As the Kutztown University coronavirus outbreak has escalated, about 1,000 students have left campus, resulting in $3.5 million in lost revenue, officials said Sept. 17.
The majority of the students returned home to work remotely, said Matthew Santos, KU spokesman. Some students opted to wait until spring to possibly return.
All the students who left campus by Sept. 5 due to the coronavirus pandemic are being refunded for housing costs, he said.
On Thursday afternoon, Sept. 17, the Kutztown University Council of Trustees honored Dr. Kenneth S. Hawkinson, president, and his team for excellent leadership during the pandemic.
Several borough residents and alumni criticized the university for remaining open during the pandemic.
The university reported a total of 269 coronavirus cases Sept. 17, including 113 students living on campus, 153 living off campus and three employees. Of those, 83 students and one employee have recovered.
The university also dropped its requirement for students to live on campus for two years if they live more than 30 miles outside Kutztown.
Housing costs range from $3,005 to $4,250 per semester for residential halls and suites with a meal plan included, and $3,490 to $4,720 for a campus apartment without a meal plan.
The university anticipates a reduction in operating costs for programs, supplies and utilities will offset the revenue drop, Santos said.
“While the pandemic has presented challenges, KU is fortunate to have a healthy financial balance, strong enrollment and good retention at this time, which will be reflected in our upcoming enrollment release,” Santos said.
The university had anticipated 3,500 students would be living on campus, Santos said.
On move-in day in August, a total of 3,300 students moved into campus. Since then, about 1,000 have returned home. KU doesn't know if any left off campus residences.
Santos said many of the students, with their parents, decided to study at home because classes were offered virtually.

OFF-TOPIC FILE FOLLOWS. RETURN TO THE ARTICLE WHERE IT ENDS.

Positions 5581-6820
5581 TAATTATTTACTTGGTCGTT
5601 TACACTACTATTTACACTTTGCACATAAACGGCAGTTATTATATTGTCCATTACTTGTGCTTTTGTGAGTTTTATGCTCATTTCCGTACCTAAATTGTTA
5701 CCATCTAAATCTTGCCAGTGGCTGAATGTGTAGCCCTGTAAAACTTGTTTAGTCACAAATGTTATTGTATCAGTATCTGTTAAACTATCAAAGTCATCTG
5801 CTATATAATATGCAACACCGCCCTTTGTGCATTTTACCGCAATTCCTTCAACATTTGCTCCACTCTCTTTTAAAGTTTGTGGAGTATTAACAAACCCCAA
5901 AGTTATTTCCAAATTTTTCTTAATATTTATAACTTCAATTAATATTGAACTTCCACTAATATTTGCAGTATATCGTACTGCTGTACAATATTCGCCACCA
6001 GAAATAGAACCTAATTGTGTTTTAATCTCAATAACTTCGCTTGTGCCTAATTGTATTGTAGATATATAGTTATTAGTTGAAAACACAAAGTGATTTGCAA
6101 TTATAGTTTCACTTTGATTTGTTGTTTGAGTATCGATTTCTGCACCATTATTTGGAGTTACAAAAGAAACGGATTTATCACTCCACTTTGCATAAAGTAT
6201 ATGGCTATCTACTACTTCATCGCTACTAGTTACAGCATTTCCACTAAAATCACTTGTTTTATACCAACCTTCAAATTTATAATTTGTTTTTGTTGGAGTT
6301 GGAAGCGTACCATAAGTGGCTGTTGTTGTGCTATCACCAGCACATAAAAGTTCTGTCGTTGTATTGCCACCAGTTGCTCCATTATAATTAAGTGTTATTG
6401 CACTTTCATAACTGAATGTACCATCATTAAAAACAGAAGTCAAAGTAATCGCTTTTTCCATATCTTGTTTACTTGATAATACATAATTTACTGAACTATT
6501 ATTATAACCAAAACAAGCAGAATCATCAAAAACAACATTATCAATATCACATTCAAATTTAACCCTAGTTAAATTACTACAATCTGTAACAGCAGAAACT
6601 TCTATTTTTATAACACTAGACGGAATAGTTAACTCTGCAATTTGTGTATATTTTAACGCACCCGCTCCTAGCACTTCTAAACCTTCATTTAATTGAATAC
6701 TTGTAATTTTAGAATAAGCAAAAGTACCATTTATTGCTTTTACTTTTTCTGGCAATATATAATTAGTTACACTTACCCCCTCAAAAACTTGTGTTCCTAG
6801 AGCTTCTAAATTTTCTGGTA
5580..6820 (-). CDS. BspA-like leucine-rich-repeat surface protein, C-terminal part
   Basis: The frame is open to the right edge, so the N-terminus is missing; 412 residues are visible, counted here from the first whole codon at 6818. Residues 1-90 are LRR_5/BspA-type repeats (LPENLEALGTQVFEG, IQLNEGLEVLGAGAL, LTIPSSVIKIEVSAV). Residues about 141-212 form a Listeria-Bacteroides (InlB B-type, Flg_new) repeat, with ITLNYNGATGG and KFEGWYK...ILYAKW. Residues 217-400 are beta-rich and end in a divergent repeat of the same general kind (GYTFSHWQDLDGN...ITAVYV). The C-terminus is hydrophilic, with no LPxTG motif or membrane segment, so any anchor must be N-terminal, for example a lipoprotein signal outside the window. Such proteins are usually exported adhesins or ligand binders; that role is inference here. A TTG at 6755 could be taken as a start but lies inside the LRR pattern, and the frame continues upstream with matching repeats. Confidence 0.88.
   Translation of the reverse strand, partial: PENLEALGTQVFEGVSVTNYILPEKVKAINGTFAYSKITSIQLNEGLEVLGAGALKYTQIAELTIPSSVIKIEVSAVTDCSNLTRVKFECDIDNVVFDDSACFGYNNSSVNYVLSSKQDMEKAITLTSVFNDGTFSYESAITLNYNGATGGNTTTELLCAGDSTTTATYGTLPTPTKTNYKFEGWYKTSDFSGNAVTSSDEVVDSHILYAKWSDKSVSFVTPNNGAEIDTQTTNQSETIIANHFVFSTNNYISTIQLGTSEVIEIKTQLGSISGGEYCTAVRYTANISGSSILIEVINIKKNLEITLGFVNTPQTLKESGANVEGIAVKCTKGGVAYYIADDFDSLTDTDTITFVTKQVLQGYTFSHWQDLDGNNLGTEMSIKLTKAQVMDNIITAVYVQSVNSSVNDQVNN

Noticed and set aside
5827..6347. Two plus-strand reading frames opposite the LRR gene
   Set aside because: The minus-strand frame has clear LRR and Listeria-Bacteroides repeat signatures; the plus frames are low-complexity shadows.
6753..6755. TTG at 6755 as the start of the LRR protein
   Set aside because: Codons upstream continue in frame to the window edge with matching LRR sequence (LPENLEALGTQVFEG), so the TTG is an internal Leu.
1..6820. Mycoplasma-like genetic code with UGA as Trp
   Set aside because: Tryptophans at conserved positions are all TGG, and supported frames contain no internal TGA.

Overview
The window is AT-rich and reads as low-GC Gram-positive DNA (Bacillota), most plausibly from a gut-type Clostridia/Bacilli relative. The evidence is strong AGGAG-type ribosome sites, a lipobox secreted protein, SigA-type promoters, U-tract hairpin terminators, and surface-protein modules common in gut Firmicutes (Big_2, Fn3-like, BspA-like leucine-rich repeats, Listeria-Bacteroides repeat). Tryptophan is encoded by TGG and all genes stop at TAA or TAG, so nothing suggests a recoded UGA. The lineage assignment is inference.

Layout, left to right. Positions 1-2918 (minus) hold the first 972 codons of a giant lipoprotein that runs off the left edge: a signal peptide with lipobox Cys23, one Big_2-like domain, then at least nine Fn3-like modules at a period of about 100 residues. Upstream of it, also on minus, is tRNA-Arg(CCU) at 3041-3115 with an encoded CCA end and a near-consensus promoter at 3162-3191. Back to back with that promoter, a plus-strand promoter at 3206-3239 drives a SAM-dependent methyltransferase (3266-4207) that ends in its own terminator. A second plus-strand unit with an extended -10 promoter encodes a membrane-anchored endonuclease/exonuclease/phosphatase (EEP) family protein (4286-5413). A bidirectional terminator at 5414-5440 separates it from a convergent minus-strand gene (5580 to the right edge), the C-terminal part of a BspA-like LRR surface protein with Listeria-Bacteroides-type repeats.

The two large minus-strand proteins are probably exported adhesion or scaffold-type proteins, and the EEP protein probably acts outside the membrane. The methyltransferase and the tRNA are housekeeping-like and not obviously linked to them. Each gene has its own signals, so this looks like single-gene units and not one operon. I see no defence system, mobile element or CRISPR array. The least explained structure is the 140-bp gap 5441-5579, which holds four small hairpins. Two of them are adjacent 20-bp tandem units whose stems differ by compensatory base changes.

The university does not have information available yet on the details for the spring semester, noting the class registration is several weeks away, Santos said.
He said the options should be available within the next several weeks.
This semester, most of the classes are online only, and 39% are a mixture of online and in person. About 5% of the classes are in-person only.
Students who develop symptoms are required to contact the Student Health and Wellness Center.
The university is working with the state Department of Health and the Co-County Wellness Center, 429 Walnut St., Reading, on contact tracing to determine who was in contact with the individuals who tested positive.
Barbara N. Waller, wellness center director, said the center is receiving regular reports from Kutztown students and employees who test positive.
The department refers cases to the agency, and the agency staffers notify everyone who was in contact with the infected individual to quarantine for 10 days.
“We’ve been seeing people from Kutztown University coming in routinely,” Waller said. “Today, we had about nine or 10. Some days there are a lot, and some days are quiet.”
Shortly after the school reopened, a private Facebook group, “Return to Campus-2020” was started by parents. The group primarily consists of parents sharing information about the pandemic situation on campus.
Deanne Solomon, a mother of a sophomore, said she picked up her daughter after learning all of her daughter’s classes were available online.
“It was more of a financial decision after all of her classes were available online,” Solomon said. “It became too much of a risk with her classes being online and spending all of that additional money for her to be sitting in her dorm room without being able to do face-to-face.”
Solomon said that the family overall is very happy with the university.
Denise Rodriguez, a mother of two students, Lea Rossanese, 20 and Elizabeth Rodriguez, 21, both juniors, said Kutztown is doing a great job maintaining protocols to keep the students safe.
She said her daughters are living in Advantage Point in off-campus housing.
Rodriguez said they don’t get a discount if the students leave early.
She said her daughters have computers set up in their individual rooms.
“The classes are going well,” she said. “If everyone does what they are supposed to do, I don’t see why the school should shut down.”
Rodriguez said the only issues are some students are going out and having large parties off campus.
“This is not the university’s fault,” she said. “The classes are not crowded. Only a handful of classes are in person. Being in school makes sense.”
Another mother, Adrienne Trafford, said she is trying to convince her daughter, who lives in an apartment, to return home.
She said her daughter enjoys studying with her roommates. She is also participating in a math study group on Zoom.
However, she said, her daughter is also surrounded by students who are partying and not wearing masks.
Trafford said she is looking for other options for her daughter in spring semester.